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post #19 of (permalink) Old 04-02-2013, 05:11 AM
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Originally Posted by mistergreen View Post
or lots of plants take up lights and nutrients that would go to algae.
This is the reason I questioned this theory in the first place. There should be no lack of anything in a healthy planted tank. Using that philosophy would mean algae and plants both would grow in abundance. That's not the case though. So there had to be something else.

The migration of nutrients from substrate to water and vice versus is inevitable. I do however think providing both forms is beneficial for the variety of plants we cultivate. All plants uptake nutrients differently. Providing one or the other seems advantageous to one at the detriment of the other.

Healthy plants, as hoppy said, have little problems with algae growth. I'm sure there may be other reasons but it seems, to me at least, the Allelopathy "theory" plays a significant role here. Maybe plants are no different than animals in this regard. A healthy animal can produce antibodies to fight off infections far better than an unhealthy one. If we view algae as a virus to plants it seems to get a little more clear. In fact algae is not the only thing this plant response seems to combat. It also deals with bacterial invasions as well. I have no idea what all the answers are but it seems reasonable to assume this plays a role.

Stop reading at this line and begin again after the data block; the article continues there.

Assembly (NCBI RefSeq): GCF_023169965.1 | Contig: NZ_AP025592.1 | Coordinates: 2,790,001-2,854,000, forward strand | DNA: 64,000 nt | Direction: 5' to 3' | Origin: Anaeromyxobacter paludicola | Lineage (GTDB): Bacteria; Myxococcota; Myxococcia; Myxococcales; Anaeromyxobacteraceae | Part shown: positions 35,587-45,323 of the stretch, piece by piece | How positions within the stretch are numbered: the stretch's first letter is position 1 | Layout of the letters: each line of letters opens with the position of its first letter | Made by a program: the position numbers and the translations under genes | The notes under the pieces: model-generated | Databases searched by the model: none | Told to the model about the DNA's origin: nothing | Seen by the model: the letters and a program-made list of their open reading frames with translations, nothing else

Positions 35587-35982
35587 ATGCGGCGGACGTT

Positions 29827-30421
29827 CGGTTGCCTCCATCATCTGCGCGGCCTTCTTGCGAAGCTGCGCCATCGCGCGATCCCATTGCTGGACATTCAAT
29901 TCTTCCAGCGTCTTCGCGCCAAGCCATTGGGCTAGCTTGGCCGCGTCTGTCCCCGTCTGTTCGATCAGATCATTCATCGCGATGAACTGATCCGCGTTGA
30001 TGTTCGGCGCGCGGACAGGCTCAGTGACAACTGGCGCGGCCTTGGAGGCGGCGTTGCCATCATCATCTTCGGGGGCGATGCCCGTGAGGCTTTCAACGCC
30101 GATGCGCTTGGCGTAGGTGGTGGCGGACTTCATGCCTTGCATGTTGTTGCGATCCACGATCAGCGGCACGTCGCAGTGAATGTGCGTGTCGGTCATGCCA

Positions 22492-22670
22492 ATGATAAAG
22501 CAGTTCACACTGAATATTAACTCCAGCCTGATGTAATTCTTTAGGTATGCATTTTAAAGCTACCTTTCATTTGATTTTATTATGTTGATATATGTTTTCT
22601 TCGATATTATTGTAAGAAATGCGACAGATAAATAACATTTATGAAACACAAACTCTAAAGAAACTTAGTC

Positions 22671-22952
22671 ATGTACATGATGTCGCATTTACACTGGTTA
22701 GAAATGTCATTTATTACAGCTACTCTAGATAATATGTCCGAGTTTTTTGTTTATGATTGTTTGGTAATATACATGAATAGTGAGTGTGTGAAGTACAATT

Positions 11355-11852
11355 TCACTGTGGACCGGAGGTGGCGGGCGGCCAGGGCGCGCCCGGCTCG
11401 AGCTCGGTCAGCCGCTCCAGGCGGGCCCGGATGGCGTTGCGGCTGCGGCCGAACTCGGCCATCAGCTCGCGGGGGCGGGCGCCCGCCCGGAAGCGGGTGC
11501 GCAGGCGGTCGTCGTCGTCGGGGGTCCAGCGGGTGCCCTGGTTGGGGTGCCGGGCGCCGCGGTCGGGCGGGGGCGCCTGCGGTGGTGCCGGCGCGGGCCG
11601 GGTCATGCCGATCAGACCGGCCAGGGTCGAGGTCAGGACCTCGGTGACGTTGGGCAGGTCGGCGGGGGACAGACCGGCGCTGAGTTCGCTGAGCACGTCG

Here are a few articles on this subject;

The effects of harvesting macrophytes on algae

Competition and Allelopathy in aquatic plant communities

Allelopathy in aquatic macrophytes: Effects on growth and physiology of phytoplanktons

Last edited by Zorfox; 04-02-2013 at 05:39 AM. Reason: added articles
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